The deadline for an application is November 15, but the website says that CURM will help faculty members set up an academic year. Could you please let me know about the application process and the time period the mini-grant covers?

We will begin accepting online applications for the next academic year on August 15th each year, and they are due no later than November 15th. On the CURM website, under “Schedule” we have outlined how the CURM year will progress.

I and another professor are working with some undergraduates on research. Can we both apply or should only one of us apply?

Yes, you can both apply, but we usually do not award two mini-grants to the same institution during the same year. However, in several cases, two applicants from the same institution have been able to strengthen their application by combining their efforts into a single proposal either by having just one of the professors receiving a course reduction or negotiating with their institution so that CURM provides most of the funds to buy out one course for each professor and the institution supplies the remaining funds.

What is the CURM policy on indirect costs? Since the program is funded by the National Science Foundation (NSF), is our federally negotiated indirect cost rate agreement applicable? Does the inclusion of indirect cost affect our competitiveness on our proposal?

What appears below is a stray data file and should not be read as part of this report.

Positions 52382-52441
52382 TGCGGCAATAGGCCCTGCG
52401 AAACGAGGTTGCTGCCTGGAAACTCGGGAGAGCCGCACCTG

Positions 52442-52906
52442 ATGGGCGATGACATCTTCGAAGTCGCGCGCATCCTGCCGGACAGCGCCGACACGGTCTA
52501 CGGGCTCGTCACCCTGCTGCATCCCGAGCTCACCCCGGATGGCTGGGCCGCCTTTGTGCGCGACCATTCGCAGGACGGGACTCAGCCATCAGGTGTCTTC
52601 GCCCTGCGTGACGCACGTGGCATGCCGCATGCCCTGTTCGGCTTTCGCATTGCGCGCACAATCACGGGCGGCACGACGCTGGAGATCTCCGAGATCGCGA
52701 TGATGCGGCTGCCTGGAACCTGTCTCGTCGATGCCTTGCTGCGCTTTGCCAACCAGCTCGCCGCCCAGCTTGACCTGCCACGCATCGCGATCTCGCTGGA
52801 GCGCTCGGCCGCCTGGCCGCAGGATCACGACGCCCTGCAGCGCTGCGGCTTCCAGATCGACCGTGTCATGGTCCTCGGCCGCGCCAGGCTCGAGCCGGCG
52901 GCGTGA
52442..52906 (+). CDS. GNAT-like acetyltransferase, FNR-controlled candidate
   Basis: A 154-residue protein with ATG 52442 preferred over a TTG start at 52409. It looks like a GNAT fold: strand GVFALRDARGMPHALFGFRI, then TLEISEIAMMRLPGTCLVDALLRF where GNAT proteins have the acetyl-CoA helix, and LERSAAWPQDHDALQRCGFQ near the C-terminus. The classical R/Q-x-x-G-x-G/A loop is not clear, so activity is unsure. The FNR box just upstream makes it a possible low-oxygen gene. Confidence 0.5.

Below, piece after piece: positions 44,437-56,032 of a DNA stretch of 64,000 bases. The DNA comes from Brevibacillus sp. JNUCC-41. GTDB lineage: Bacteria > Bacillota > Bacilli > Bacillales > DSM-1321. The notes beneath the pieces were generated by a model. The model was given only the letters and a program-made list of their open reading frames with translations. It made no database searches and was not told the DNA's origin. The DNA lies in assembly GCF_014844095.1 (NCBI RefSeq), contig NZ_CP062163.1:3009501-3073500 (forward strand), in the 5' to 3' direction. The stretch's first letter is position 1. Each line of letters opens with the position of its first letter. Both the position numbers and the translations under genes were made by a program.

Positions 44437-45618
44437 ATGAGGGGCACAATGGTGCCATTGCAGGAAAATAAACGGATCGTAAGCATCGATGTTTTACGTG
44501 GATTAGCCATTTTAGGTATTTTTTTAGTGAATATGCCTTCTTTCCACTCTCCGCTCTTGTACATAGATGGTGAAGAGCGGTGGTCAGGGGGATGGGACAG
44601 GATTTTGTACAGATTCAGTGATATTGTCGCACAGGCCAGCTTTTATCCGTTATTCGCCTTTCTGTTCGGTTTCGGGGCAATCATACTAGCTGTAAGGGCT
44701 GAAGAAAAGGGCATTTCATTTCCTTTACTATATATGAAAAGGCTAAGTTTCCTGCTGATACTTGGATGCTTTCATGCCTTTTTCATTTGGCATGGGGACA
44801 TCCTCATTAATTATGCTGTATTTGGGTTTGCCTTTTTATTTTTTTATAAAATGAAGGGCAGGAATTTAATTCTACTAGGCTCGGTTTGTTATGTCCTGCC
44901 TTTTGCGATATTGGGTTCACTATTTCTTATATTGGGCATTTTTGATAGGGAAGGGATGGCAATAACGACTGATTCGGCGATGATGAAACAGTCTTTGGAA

First, although a CURM mini-grant is between $12,000 – $25,000, only $6,250 of the amount is given to the awardee’s institution. The rest of the funds are disbursed directly from Brigham Young University (BYU) either to the students for their stipends or to the vendor for the professor’s and students’ travel and lodging. The $6,250 that is given to the awardee’s institution consists of $250 for supplies and a $6,000 award. The NSF grant that funds CURM only provides a maximum of $6,000 for the following items: faculty stipend, your institution’s indirect costs (F&A), FICA, etc. So, we have been dealing with this in one of two ways. One way is for the professor to be hired as an independent contractor with the $6,000 going directly to him/her. This makes paperwork somewhat simpler (although an EIN is required instead of a Social Security Number), but has the disadvantage that it will be recorded as taxable income for the professor. The second way is for the professor to be hired as a subcontractor. This requires the BYU Research Office to negotiate a contract with your institution’s research office. In this case, any indirect cost your institution requires must come from the $6,000. But the remaining funds must be used to fulfill the original commitment on the application form stating what the $6,000 will be used for (e.g., a one-course teaching reduction). As long as this condition is fulfilled, claiming indirect costs does not affect the competitiveness of the proposal.